By J.D. Bernal
J. D. Bernal's huge paintings technology in heritage is the 1st full-scale try to learn the connection among technology and society all through historical past, from the perfection of the 1st flint hand ax to the development of the hydrogen bomb. This notable research illustrates the impetus given to and the restrictions positioned upon discovery and invention via pastoral, agricultural, feudal, capitalist, and socialist platforms, and conversely the ways that technological know-how has altered fiscal, social, and political views and practices.In this ultimate quantity, Professor Bernal enters the disputed box of the social sciences and offers an avowedly Marxist define in their background and of the social and political developments of our instances. Drawing on conclusions from historical past, he discusses in a last bankruptcy the longer term position of technology in society.
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J. D. Bernal's enormous paintings technological know-how in heritage is the 1st full-scale try and research the connection among technology and society all through heritage, from the perfection of the 1st flint hand ax to the development of the hydrogen bomb. This notable examine illustrates the impetus given to and the restrictions positioned upon discovery and invention by means of pastoral, agricultural, feudal, capitalist, and socialist platforms, and conversely the ways that technology has altered fiscal, social, and political opinions and practices.
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Extra resources for Science in History, Volume 4: The Social Sciences: A Conclusion
The Weak Nuclear Force Even inside the nucleus, the strong force does not go unchallenged. The electric interaction may be overmatched, but the protons still keep their positive charges. Every proton continues to repel every other proton, and the electric potential exerts its influence with a force hardly diminished by distance—and not just between neighboring particles, like the strong force, but between all possible pairs. The potential for destruction never disappears. Some nuclei are stable and last forever, but not all; and when the opposition becomes too much, a nucleus disintegrates.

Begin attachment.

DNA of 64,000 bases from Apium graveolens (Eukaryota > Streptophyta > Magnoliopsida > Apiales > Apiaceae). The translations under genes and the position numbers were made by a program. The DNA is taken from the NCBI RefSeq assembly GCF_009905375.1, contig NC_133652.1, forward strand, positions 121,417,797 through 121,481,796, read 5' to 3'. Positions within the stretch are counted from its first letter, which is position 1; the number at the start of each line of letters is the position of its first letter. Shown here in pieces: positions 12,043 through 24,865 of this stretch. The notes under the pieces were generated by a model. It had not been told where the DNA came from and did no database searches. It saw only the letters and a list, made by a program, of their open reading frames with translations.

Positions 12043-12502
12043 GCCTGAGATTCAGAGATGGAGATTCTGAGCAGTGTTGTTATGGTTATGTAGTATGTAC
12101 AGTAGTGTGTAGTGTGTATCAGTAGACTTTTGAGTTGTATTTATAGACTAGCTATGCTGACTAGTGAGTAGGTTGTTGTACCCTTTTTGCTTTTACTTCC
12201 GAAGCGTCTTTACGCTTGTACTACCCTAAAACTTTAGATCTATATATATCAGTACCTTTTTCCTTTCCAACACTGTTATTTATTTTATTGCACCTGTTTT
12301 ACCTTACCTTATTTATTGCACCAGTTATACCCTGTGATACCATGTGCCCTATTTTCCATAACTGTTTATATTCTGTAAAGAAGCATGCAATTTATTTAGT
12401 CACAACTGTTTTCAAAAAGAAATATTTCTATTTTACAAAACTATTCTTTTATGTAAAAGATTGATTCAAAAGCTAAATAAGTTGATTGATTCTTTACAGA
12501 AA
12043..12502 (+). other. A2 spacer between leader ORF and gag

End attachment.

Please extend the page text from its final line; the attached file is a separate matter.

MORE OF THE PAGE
And there it is, the spot in question. Crossing at right angles, the two basic directions appear separate and pure to our observer hopscotching east-west and north-south across the grid. A step to the east brings about no displacement north or south; a step to the south brings about no displacement east or west. Neither direction mixes with the other, but the pair of them together cover the two-dimensional space completely. Two perpendicular displacements are all one needs to navigate in two dimensions.
To a sprinter, the Earth is flat and the shortest way from start to finish runs along a straight line. It is a world that begins and ends with one dimension: To a sailor, the Earth is round and circumscribed by two dimensions, latitude and longitude: The shortest route between any two points curves along a great circle. To passengers in a plane, flying ahead smoothly with window shades down and all noise from the outside suppressed, the three-dimensional world inside is at rest. Cups and saucers stay where they are, as surely and steadily as they would on the ground.
Science in History, Volume 4: The Social Sciences: A Conclusion by J.D. Bernal